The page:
Infrastructure provides an armature for urban development, and nowhere is this more apparent than in Abuja. Nigeria’s dynamic and restless capital city, now the home of some 800,000 people and maybe more than a million, sprang from the bush barely just over three decades ago. As the nation settled down from a civil war and ten years of military rule, the young constitutional government resolved to build a new city in the middle of the country. An international competition was held to select planners for the then-nameless capital. An American consortium won. In 1979, the master plan was published. (Disclosure: I was a member of the core group of International Planning Associates professionals and subsequently Chief Planner for PRC (Planning Research Corporation) Nigeria.)
The new city—the name Abuja, originating as a 19th-Century emirate, was transferred from a small city now called Suleja, just to the north—was to be centrally positioned and ethnically neutral in a nation of diverse tribal identities, a showcase for national unity and modern African
urban development. The underlying concepts were hardly revolutionary: Washington, DC, and many state capitals in the United States, for example, as well as Brasilia and St. Petersburg (Russia) had similar origins. In addition Lagos, the capital at the time, had grown beyond the capacity of its infrastructure; the city’s often chaotic services and gridlocked traffic threatened to choke the nation’s development.
The desire for Abuja to provide a strong image and sense of place, representing Nigeria’s position as the most populous nation in Africa and a rising democratic force in the continent were decisive in the mater plan’s development. As the capital, Abuja would have symbolic as well as political and economic importance. The siting of major government buildings and the layout of the transportation networks were intended to take advantage of dramatic topography and provide the matrix for a centralized urban form easily served by transit.
The plan’s curvilinear form was meant to serve the requirements for water supply and drainage by following the contour of the site in the shallow basin bounded by the Aso Rock and its surrounding hills. Parallel central transit spines and peripheral highways were planned to provide a framework for modular residential and commercial “mini-cities” that would be developed outward from the urban core as needed, each accommodating between 75,000 and 200,000 people and a full range of schools, healthcare, recreation, and other community services. The program for residential land and housing sought to balance the government’s desire for high living standards for its citizens and the planners’ projections of incomes and affordability within an advancing but still relatively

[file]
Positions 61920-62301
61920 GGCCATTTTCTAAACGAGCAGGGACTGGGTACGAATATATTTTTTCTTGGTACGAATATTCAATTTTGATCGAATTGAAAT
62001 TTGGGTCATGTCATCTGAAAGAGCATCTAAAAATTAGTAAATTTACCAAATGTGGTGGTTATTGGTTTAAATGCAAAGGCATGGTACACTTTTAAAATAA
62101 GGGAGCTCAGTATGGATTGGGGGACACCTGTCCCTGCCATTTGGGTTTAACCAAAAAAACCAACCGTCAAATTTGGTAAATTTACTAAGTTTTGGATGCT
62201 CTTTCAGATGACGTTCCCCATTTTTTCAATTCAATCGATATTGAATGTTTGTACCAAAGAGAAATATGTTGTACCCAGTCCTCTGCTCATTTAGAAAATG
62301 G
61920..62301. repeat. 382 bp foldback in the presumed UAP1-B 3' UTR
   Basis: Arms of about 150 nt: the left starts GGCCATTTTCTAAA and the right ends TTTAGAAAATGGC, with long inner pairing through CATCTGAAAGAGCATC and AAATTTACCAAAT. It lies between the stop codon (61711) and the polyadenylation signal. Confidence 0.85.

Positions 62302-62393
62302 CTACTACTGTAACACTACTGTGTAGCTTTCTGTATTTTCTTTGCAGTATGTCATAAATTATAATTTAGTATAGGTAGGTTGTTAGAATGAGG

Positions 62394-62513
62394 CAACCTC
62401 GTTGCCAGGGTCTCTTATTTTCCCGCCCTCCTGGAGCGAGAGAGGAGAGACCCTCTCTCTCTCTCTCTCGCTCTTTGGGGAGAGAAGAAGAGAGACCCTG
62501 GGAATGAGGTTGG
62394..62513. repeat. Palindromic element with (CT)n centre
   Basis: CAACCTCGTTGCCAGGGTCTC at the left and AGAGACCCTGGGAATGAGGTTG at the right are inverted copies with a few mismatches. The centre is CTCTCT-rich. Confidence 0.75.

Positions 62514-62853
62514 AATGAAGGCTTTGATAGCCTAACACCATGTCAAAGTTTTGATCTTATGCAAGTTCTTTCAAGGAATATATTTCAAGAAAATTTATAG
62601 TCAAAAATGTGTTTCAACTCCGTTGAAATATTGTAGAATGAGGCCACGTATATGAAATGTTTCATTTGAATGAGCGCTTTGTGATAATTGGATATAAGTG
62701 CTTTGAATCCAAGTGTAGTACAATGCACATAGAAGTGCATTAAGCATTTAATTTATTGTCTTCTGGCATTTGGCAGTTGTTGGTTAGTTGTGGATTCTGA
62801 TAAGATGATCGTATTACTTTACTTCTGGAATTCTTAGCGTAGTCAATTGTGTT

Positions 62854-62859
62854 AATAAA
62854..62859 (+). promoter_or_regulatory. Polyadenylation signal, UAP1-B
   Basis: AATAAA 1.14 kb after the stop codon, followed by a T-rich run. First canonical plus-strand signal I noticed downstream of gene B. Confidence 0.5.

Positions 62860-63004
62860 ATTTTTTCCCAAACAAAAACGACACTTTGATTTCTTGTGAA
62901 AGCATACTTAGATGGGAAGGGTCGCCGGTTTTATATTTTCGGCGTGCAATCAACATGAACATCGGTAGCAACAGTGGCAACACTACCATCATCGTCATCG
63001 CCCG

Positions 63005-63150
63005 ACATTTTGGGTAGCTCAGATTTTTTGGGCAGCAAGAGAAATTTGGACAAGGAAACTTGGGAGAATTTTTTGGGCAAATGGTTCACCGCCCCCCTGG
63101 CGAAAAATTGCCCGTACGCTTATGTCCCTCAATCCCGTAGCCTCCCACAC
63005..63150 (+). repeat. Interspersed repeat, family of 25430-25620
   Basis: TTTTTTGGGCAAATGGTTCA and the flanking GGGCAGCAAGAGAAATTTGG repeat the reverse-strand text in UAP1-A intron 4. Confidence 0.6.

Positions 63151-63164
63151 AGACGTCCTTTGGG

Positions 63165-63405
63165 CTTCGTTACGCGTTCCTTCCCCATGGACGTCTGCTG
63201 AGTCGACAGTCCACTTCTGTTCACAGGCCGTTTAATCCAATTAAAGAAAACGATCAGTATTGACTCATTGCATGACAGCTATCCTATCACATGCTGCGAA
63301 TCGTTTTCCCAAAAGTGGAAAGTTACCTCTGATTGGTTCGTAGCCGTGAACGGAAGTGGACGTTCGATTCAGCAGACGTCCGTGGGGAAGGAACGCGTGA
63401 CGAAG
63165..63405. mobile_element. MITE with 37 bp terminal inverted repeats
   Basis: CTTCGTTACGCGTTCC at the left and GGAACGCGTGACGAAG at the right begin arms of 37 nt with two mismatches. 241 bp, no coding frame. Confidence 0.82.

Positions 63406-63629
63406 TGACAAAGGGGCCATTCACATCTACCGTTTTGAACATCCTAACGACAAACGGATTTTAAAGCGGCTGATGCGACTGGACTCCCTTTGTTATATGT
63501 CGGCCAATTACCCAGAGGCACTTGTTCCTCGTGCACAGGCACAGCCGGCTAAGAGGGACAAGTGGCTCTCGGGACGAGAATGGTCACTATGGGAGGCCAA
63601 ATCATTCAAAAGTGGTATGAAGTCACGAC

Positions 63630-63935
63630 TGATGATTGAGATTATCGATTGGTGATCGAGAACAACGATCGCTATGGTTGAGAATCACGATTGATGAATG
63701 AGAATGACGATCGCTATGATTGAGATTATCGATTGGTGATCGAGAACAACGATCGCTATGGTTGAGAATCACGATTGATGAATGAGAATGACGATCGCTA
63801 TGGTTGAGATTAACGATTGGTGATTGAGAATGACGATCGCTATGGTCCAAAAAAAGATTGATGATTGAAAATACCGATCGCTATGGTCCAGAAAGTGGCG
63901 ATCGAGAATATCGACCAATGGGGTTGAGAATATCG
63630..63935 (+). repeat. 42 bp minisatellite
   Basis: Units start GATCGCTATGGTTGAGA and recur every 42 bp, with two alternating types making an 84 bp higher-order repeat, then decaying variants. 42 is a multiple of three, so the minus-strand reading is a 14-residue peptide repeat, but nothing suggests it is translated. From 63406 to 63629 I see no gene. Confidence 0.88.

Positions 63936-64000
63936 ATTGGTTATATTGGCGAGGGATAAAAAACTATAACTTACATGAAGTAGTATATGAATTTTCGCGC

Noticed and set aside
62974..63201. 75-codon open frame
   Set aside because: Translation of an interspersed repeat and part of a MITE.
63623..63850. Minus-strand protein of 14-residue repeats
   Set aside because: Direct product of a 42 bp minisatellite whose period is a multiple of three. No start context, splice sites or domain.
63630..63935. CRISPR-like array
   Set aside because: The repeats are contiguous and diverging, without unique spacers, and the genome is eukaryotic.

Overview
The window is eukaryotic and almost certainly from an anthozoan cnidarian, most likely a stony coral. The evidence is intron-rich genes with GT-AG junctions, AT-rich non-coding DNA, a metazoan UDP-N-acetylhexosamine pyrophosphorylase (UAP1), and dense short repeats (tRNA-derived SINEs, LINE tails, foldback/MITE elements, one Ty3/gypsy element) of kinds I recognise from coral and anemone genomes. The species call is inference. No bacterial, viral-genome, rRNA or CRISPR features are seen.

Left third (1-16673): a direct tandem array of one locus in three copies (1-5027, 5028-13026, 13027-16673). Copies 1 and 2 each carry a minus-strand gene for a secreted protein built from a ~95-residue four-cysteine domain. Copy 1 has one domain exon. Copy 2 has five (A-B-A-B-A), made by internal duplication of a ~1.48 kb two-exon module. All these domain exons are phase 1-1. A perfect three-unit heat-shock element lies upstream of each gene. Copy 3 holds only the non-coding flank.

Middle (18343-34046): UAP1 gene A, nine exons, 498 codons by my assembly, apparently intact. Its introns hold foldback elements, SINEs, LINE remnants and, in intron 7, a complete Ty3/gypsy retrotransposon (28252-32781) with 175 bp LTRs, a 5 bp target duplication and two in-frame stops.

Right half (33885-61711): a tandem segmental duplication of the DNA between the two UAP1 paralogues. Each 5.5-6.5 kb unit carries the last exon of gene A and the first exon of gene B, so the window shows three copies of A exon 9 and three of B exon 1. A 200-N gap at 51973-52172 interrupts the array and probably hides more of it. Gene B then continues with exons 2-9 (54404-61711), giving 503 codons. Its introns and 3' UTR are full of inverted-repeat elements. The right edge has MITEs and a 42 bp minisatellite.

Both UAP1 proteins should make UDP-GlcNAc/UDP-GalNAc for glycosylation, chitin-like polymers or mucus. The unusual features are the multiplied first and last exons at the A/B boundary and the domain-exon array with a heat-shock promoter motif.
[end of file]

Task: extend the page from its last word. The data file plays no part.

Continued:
less-developed economy. With a government-set target population of 1.6 million by the year 2000 and 3 million ultimately, Abuja was planned be the largest free-standing new city ever built. The federal government was to move from Lagos to Abuja by 1986.
It has been written that Daniel Burnham said, “Make no little plans. They have no magic to stir men’s blood and probably will not themselves be realized.” Certainly Abuja’s master plan qualified as a grand scheme able to generate a certain excitement. While government functions would be the principal foundation for the city’s economy, the plan represented substantial private-sector investment opportunity and, to use developers’ vernacular, the numbers worked. However, speaking at the American Association for the Advancement of Science annual meeting in Houston in 1978, I noted it would not be easy. Threats to success could be foreseen in potential shortages of construction materials and labor, congestion of the poorly developed transportation network in Nigeria’s Middle Belt region, management challenges associated with such a large-scale undertaking, and the need for steadfast government support of the enterprise.
As it turned out, in the early stages of development some large buildings were constructed in advance of supporting infrastructure, so that government ministry workers in the early years labored under much-less-than-ideal conditions. The official shift of the capital to Abuja did
not occur until 1991. The Nigerian press reports that electricity, sewer, and telecommunications systems continue to be problematic. Housing and land use have remained sources of continuous conflict over the years, with the master plan cited variously as a myth used to justify forcible evictions of lawful residents and a neglected guide for balanced growth. (See, for example, a 2008 report from the Centre on Housing Rights and Evictions.)
Scottish poet Robert Burns wrote, “The best laid schemes o’ Mice an’ Men, Gang aft agley….” (To a Mouse, 1785) The thought is a suitable caution to Burnham’s successors.